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The Kings Speech - Movie Review by A.D.Harris

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Everyone said that Colin Firth should have won an academy award last year. To recap for those unaware, Firth played George Falconer in the 2009 Drama 'A Single Man.' and he just lost out to Jeff Bridges' Bad Blake from 'Crazy Heart'. Twelve months later and everyone is saying that Colin Firth should win an academy award this year for his role of King George in 'The King's Speech'; all in all it sounds like this may have been a very good twelve months for the 50 year old Brit.
I have to admit I have never been a huge Colin Firth fan, but having seen the trailer for the film, a historical drama based around the stammer of King George VI I found myself rather intrigued; the film is also what most people would describe as hot property, a critical darling and universally loved. So my main question was 'is it actually any good?'
I can confirm that the majority are not wrong and 'The King's Speech' is without a doubt a fantastic little movie about the relationship between the future King and his speech therapist Lionel Logue, an Australian professional in the field who insists on calling his Royal Highness 'Bertie'. When a movie relies so heavily on an unusual relationship such as this one it was vital that it had two actors capable of tacking the subject matter with the right approach; on paper a King with a stutter getting lessons from a speech therapist doesn't cry out as the next best thing.
And herein lies the masterstroke, no word lesser than brilliant should be used to describe Colin Firth and Geoffrey Rush, so interesting are the characters of 'Bertie' & 'Lionel' that they push the movie beyond what could have been standard fare to gripping, funny and powerful heights.
Firth tackles George masterfully, the stammer and mannerisms of the King are perfectly executed, you can feel the frustration in everything he says and does; every look he gives his wife has the sorrow of a man who physically is incapable of a man who possesses such power. As the movie go on and his attempts to improve begin to take effect, Firth makes sure they never seem forced or illogical; there is no huge leap forward at any point, just a man who slowly begins to find the voice his country needs him to have. The most important scene in the movie as Logue sits in King Edward's chair draws out the moment that you could feel George was trying to find, and a line so powerful and important to the person that Firth was playing was finally uttered and you could just feel the elation in the cinema screen; it was undoubtedly the pinnacle of Firth's career to date, so mesmerising and real was the man he brought to life.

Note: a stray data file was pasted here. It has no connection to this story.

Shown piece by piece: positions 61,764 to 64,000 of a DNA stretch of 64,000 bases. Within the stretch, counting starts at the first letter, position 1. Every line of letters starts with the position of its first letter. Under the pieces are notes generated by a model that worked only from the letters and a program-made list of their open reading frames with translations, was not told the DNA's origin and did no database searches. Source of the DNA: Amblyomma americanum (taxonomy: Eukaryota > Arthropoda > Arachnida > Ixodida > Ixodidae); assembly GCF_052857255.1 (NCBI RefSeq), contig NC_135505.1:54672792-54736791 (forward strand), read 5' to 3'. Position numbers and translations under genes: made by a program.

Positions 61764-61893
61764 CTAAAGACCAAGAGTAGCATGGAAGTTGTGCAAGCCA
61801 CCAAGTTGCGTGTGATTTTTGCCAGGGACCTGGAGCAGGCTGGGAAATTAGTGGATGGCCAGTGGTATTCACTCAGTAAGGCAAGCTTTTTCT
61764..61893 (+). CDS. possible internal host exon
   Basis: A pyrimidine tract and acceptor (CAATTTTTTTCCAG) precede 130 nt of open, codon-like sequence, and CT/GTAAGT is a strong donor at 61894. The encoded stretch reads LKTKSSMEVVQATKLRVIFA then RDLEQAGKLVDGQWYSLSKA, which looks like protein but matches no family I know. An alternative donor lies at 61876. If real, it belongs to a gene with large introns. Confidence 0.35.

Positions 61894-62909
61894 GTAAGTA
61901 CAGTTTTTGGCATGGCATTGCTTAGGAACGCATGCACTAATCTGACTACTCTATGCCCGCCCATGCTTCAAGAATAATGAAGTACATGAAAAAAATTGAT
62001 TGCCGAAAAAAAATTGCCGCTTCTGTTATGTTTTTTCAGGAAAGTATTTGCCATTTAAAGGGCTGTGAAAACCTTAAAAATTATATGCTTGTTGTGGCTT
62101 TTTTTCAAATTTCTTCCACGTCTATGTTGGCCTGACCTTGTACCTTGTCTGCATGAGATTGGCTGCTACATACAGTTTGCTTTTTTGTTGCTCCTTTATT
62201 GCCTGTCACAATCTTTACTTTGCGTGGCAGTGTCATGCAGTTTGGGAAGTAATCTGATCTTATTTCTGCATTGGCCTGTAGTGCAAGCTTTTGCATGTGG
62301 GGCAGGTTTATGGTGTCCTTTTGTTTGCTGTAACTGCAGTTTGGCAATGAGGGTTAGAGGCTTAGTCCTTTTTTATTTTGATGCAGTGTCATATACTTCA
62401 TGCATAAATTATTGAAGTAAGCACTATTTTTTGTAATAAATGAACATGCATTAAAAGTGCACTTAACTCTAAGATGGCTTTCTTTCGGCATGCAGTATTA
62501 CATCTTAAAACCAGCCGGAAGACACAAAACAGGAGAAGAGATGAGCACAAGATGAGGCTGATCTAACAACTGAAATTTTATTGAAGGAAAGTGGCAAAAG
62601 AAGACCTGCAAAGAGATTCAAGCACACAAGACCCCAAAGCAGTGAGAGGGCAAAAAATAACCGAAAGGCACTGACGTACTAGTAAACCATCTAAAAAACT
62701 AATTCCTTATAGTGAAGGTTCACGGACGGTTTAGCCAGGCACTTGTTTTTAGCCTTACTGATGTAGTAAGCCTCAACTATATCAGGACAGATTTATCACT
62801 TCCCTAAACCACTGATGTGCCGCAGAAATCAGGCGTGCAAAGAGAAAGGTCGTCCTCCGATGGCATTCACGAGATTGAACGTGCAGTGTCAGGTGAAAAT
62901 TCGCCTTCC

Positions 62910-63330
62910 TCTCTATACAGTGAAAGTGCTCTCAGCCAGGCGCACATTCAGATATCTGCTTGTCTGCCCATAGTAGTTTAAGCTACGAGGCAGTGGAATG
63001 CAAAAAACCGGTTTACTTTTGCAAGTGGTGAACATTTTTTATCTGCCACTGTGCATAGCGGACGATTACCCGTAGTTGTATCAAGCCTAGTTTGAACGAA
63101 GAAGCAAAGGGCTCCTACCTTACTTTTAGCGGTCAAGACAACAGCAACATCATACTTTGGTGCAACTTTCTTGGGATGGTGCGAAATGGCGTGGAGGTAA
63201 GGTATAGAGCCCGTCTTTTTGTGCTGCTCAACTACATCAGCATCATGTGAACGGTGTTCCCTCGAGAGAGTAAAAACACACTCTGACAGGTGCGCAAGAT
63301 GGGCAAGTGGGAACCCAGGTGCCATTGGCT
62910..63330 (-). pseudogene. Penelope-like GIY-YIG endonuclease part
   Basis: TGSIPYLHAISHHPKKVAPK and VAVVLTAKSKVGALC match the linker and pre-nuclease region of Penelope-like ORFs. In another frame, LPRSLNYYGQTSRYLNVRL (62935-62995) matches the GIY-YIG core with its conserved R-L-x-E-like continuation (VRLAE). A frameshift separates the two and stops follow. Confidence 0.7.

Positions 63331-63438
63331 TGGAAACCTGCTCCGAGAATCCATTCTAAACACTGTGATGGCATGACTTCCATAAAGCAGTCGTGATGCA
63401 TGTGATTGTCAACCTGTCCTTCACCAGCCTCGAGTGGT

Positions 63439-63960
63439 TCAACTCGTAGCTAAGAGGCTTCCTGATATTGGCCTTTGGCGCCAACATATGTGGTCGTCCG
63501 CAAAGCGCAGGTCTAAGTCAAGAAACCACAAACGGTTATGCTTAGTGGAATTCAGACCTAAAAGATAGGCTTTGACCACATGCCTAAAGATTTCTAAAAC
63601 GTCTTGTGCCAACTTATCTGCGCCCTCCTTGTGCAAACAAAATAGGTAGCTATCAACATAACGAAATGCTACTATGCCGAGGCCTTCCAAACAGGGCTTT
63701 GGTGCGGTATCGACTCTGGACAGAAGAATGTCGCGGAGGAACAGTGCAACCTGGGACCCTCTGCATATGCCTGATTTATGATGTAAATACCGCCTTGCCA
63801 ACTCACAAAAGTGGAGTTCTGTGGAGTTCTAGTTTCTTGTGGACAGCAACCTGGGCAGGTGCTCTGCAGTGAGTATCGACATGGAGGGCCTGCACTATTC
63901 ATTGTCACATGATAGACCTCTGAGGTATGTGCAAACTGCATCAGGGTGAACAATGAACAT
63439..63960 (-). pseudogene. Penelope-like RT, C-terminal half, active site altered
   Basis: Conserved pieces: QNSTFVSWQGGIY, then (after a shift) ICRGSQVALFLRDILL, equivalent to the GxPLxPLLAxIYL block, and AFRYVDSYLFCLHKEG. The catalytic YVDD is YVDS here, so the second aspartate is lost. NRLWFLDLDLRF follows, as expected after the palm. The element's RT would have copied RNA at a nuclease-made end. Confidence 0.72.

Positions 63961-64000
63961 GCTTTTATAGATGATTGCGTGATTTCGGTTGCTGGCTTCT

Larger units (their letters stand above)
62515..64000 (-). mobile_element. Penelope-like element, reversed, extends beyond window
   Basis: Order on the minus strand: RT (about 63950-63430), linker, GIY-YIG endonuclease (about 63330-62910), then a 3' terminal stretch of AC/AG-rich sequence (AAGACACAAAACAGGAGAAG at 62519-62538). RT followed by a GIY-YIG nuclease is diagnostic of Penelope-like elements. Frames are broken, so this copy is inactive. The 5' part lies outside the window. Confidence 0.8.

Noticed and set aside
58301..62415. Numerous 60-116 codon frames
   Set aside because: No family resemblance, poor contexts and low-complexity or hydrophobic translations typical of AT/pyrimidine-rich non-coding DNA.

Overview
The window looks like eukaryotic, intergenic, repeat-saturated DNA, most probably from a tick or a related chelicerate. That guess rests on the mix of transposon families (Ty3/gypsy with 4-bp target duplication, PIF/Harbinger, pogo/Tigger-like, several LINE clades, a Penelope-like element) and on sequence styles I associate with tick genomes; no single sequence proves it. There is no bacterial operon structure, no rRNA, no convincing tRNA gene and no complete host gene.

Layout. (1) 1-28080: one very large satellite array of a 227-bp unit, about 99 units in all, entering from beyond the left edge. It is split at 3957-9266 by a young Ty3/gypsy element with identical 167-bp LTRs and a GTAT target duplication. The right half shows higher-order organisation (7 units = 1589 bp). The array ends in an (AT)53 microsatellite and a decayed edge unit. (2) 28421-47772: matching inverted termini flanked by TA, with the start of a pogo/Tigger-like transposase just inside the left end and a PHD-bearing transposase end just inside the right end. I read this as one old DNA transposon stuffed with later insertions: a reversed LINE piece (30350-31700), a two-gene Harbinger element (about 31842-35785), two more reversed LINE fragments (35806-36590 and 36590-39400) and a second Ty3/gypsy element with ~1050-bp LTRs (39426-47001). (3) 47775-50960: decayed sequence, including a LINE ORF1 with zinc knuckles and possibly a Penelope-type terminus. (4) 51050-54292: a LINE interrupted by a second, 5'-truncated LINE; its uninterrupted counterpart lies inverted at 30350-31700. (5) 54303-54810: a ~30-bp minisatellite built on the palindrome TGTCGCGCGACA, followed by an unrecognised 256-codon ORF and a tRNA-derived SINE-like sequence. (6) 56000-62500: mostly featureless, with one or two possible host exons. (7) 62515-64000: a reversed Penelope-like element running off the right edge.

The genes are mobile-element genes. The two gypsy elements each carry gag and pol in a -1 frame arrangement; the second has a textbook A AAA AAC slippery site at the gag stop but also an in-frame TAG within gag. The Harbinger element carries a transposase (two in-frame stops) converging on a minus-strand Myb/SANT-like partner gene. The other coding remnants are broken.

Equal praise should be deservedly aimed at Geoffrey Rush, toning down from his recent endeavours as Captain Barbossa in the Pirates of the Caribbean trilogy to find a simple, normal and entertaining character in Lionel Logue. Often brash, saying exactly what he thinks and feels, Logue stands out as a man who only wants what's best for his client, creating a friendship with the King that holds stronger in impact than any other message the movie conveys. If justice where to be served then Rush should get the same level of plaudits that Firth is getting, but the general consensus is that Christian Bale may very well snatch the 'Best Supporting Oscar' away from his feet.
Other strong performances come from Helena Bonham Carter in a type of role I wish she did more of, less bizarre, but unnaturally beautiful and earnest. She pulls off the performance as George's wife, Queen Elizabeth with style and class and also finds herself rightly tipped for a good awards season; I've only ever seen her better when she played Mrs. Lovett.
Beyond the three main leads, the acting is also very strong; Michael Gambon, Guy Pearce & Derek Jacobi being some of the stand outs Perhaps the only disappointment is a bizarre interpretation of Winston Churchill by the usually solid Timothy Spall.
in terms of plot, the strongest moments come from the comedy in the speech therapy classes, most of the auditorium in stitches at Firth, Rush and Bonham Carter 'aaaahing' out through the window to the streets below, and also from a very strong closing act as the King pushes himself to try to find the words he needs to lead his country into war with Germany. It's fascinating from a history perspective, as well as a period drama and a character study and I can find very little to fault the entire production.
Minor gripes however would be that there is a slight lull as the midpoint tries to find its way towards the finale, covering a lot of passing time and loosening the tight pull on the story that the beginning and end master exquisitely.
So if there was to be a recommendation as to what is the first great movie of 2011, I would look no further than this astonishingly powerful character drama, that has one of the finest group of actors on top form.
It's not quite perfection, but then neither was Bertie's actual speech itself; something that didn't stop anyone from loving just as much.

9.5/10

Taken from: http://theadamharris.blogspot.com/

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